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By James Di Pane*
Adefining characteristic of our American republic is service and devotion. No group exemplifies these civic virtues better than America’s veterans.
On Friday, this Veterans Day, it’s more important than ever to remember the sacrifice our veterans made for this country.
Every Nov. 11, on what was once called Armistice Day, we celebrate Veterans Day. Just over a century ago, when World War I ended, Armistice Day was the hopeful and annual remembrance of those who had served in what was hoped would be “the War to End All Wars.”
Unfortunately, wars have continued to happen, and in 1954, Congress officially changed the holiday to Veterans Day to honor those who had served and defended the United States in those hard years of World War II and the Korean War.
Some confuse the holiday with Memorial Day in late May, but that’s to honor those who paid the ultimate price and died for our nation, while Veterans Day is an opportunity to reflect and to respect and remember the contributions of our veterans who returned home from the war or served in peacetime.
A veteran is so much more than merely an individual who at one point was in the armed services. The values of sacrifice, dignity, and humility are often reflected in their daily lives.
Veterans continue to serve as leaders in their communities, their workplaces, and their governments. Veterans as a group truly are exemplary citizens.
Sadly, the proportion of veterans in society is shrinking, and the likelihood of new people entering the armed services is also shrinking.
The Army is at its smallest since 1940, and in fiscal year 2023 will likely fall short of its annual recruitment goals, as it did in 2022. This problem isn’t limited to the Army, however. It affects the entirety of the armed forces.
That raises the question: Why aren’t young people more motivated to serve?
There are myriad reasons for this, and they paint a sad picture for the country. One simple fact is that less than a quarter of Americans are eligible for service due to increasingly common drug use and obesity, and only 9% of Americans express a willingness to serve.
In the past two years, COVID-19 has also taken its toll on the ability to recruit and retain troops. Recruiters could not meet face-to-face with would-be recruits at schools, fairs, and sporting events. Those venues are where recruiters shine because they can show what military life is like in a very personable way.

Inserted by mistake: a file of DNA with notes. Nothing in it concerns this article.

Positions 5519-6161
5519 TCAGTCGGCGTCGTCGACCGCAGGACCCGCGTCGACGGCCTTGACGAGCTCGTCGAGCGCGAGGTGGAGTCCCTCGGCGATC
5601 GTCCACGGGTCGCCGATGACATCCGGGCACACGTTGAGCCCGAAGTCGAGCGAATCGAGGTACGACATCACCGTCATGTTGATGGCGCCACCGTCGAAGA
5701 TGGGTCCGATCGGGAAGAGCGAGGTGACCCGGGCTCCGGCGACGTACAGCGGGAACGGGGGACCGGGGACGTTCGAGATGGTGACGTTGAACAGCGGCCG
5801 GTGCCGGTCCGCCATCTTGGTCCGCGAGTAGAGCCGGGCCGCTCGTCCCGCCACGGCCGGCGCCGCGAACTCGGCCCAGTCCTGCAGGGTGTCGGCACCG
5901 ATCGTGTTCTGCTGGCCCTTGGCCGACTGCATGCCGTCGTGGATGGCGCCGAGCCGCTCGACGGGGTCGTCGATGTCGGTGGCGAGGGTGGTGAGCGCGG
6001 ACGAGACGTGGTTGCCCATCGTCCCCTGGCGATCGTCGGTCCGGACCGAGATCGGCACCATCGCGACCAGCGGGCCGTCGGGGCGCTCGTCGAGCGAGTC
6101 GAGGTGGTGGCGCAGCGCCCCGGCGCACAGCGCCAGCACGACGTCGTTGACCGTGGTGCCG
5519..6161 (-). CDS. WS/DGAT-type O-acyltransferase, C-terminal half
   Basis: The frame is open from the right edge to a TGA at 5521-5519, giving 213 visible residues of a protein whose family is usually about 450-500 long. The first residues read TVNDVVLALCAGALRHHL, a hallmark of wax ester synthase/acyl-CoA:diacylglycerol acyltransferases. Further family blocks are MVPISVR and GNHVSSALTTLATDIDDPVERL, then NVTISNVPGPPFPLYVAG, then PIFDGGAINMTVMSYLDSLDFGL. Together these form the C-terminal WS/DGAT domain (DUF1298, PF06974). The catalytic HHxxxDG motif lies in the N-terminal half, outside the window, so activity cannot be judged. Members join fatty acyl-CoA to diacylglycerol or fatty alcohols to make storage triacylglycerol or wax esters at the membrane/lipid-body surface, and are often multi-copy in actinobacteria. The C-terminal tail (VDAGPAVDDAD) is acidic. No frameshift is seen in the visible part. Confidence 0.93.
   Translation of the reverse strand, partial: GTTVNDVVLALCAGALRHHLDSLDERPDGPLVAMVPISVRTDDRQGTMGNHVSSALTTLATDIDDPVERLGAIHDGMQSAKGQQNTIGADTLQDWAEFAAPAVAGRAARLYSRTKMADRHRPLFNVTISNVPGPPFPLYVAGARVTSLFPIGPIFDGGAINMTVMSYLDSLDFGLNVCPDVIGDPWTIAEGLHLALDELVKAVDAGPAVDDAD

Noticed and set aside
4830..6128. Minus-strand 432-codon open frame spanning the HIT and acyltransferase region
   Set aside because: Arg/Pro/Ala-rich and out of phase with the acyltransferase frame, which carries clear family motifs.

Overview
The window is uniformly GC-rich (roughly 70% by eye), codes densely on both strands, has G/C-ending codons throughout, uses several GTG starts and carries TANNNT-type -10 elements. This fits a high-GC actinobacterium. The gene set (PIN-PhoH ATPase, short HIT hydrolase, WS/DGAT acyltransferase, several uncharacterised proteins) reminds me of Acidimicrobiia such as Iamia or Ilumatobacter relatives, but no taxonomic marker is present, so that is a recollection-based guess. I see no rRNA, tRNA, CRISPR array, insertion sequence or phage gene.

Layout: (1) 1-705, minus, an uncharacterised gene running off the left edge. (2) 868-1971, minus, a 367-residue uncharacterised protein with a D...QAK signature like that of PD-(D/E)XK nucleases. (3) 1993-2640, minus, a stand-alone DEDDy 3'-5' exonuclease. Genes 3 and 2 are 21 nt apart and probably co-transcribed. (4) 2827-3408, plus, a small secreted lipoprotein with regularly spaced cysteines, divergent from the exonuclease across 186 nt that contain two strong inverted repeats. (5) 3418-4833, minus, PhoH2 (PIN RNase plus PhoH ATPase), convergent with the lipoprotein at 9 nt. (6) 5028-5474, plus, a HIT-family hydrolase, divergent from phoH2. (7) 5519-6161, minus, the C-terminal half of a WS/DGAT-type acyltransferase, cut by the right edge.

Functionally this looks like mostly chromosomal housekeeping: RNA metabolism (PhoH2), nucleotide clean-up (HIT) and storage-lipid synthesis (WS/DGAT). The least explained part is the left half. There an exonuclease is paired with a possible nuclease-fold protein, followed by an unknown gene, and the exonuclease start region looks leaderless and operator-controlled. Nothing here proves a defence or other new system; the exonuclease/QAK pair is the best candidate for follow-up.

It’s also undeniable that perceptions of U.S. institutions, the military included, have suffered in recent years. The perception of veterans as forgotten or mistreated, coupled with the notion of rampant physical, mental, or emotional health problems has served to scare young people away from service.
If we wish to remedy these trends, the onus is on us all to honor America’s veterans in a way that dignifies their sacrifice.
Many who haven’t served are often at a loss on how to do this, but there are many ways to show our appreciation. We can show up at parades; donate to, or volunteer with, veterans advocacy groups; and express our gratitude to the veterans in our lives. There’s no quick fix for the long-term issues, but we can do our part in building a culture that honors sacrifice and civic duty.
The disconnect between the perceptions of veterans and the barriers to service for those who are potentially interested in joining the military is a challenge for all of us to solve.
As we approach Veterans Day, it’s important that we remember and honor those who have given so much for us. A powerful way to express our gratitude for their sacrifice is to emulate the values we cherish in our veterans community by exercising our rights and participating in the enrichment of our society.
So, this Veterans Day, let’s reflect on why this country is worth fighting for.
*James is a policy analyst for Defense Policy at The Heritage Foundation.
This article is part of an agreement between El American and The Heritage Foundation.